On one hand, bias and bigotry are bias and bigotry, regardless of whether race or nation serves as the basis for dividing groups. On the other hand, however, it’s important to understand what self-proclaimed nationalists believe, especially when they occupy the most powerful office in the world, in order to best know what types of policies will be passed and how leadership will be exercised. Trump has been criticized for his own authoritarian tendencies, and for his admiration of a wide variety of strongmen and dictators. The description of President Trump as fascist is a bit overblown, that’s primarily because American institutions protect against a full-blown fascist government, not because this isn’t an appealing model for Trump. Fascism, as practiced by dictators such as Mussolini in Italy, combined a hyper-masculine, violent nationalism with a cult-like devotion to a strong, authoritarian male leader who became the defender and embodiment of the nation (sound familiar?)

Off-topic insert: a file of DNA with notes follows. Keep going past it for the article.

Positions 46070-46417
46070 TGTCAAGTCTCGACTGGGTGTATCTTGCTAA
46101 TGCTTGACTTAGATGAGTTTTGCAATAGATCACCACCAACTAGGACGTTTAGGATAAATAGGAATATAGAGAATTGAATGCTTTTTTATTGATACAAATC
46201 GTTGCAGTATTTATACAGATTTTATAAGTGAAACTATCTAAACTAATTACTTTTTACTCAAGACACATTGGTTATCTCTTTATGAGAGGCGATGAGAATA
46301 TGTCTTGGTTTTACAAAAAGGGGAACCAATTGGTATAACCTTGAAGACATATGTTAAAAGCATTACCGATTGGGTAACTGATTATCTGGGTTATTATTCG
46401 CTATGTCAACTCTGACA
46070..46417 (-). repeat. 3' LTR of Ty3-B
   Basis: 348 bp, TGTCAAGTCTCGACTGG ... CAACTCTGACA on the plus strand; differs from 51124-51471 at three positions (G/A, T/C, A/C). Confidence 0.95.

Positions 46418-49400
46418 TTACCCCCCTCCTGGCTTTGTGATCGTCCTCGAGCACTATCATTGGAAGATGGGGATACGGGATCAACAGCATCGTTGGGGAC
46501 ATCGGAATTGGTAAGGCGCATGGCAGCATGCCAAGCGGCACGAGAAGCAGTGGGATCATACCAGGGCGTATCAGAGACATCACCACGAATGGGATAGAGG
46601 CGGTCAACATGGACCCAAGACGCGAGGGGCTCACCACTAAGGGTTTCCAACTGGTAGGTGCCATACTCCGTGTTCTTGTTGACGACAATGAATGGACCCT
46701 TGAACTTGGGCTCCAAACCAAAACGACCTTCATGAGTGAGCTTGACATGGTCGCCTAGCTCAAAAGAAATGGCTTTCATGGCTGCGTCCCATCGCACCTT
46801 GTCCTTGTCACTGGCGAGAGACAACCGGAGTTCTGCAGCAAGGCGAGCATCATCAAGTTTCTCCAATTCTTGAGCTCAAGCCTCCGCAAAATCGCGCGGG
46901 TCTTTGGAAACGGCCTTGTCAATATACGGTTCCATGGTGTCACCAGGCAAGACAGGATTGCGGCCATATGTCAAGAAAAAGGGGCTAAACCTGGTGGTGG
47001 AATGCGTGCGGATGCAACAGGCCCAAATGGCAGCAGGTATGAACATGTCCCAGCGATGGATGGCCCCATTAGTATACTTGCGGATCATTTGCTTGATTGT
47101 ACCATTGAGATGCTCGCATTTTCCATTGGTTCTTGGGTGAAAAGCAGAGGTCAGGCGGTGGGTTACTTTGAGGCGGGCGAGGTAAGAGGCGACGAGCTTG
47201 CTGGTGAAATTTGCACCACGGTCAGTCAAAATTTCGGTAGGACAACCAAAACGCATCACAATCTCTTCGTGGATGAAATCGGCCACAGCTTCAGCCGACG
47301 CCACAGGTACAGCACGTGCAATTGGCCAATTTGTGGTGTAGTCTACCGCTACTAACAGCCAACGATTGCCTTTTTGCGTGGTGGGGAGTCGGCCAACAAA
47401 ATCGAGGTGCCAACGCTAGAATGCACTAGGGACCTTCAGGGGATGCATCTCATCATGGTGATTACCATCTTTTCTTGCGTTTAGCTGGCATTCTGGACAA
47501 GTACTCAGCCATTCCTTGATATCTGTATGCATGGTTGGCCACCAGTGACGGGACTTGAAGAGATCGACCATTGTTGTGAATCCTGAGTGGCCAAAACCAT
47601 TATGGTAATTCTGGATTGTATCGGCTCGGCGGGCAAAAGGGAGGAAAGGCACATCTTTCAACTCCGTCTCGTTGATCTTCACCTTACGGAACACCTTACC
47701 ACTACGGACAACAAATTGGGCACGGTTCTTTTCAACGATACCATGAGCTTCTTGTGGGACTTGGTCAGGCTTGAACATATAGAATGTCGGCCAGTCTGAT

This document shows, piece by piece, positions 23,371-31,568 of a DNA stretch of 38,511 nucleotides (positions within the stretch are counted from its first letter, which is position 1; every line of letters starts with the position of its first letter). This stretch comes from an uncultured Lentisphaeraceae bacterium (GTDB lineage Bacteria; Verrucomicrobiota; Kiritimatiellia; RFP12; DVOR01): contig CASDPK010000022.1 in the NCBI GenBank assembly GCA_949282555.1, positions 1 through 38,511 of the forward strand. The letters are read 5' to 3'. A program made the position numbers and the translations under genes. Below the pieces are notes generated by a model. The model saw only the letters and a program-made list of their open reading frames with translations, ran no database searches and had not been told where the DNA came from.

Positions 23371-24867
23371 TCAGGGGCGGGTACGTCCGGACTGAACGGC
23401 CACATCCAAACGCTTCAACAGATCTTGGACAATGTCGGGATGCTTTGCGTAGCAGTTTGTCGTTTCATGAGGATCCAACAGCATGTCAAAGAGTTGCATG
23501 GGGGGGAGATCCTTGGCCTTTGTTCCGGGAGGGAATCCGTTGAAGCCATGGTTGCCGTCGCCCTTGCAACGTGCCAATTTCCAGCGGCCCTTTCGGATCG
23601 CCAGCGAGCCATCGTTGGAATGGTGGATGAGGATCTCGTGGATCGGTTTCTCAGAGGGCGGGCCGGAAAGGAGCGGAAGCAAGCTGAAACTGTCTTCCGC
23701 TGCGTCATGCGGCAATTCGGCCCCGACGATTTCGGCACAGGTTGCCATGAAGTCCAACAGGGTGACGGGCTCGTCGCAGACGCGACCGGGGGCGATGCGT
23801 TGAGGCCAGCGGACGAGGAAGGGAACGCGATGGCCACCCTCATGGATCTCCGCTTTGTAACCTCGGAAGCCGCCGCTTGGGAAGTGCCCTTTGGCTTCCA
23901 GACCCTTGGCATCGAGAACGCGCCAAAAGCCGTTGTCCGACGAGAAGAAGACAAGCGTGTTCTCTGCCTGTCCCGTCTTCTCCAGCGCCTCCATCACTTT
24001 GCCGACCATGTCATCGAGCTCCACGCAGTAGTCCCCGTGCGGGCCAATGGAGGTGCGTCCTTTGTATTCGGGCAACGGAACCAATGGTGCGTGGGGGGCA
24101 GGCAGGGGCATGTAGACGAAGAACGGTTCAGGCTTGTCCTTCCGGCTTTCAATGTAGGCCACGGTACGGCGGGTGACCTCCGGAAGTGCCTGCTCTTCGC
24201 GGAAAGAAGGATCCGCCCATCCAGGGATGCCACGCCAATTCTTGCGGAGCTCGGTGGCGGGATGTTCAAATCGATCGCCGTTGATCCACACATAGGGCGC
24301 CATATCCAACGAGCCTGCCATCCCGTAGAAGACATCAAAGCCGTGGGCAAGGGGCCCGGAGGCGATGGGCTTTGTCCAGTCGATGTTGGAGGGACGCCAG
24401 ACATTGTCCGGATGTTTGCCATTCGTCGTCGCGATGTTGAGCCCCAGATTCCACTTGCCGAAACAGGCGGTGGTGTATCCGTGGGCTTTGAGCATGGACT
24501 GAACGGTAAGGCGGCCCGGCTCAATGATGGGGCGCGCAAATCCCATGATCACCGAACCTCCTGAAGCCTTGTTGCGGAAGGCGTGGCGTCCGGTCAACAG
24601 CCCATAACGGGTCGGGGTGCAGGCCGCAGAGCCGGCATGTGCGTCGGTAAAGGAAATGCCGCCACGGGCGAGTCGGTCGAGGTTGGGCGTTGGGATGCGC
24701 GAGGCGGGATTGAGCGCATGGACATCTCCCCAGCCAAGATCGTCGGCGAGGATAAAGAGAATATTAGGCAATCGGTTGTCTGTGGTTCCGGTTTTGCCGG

Although democracies can be built upon or strengthened by nationalist sentiments, nationalism often lends itself to strongman-style leadership (of which fascism was just one type) in a way that racism by itself does not necessarily do (Italian fascism, for examples, was highly authoritarian but not explicitly racist, while apartheid era South Africa was an extremely racist state that was nonetheless democratic within the white minority population). Identifying nationalism, rather than (only) racism as underlying the current administration’s policies helps to know what types of U.S. institutions could be under threat, which groups or subgroups of people will be vilified or courted, and even which policy areas could allow for common ground and cooperation. Finally, if Trump’s policies and rhetoric are driven by nationalist sentiments rather than (directly) by racism, appeals to the best interests of the nation, crafted carefully and delivered forcefully by enough people, could conceivable increase pressure on the President to fully disavow and denounce white nationalism in America.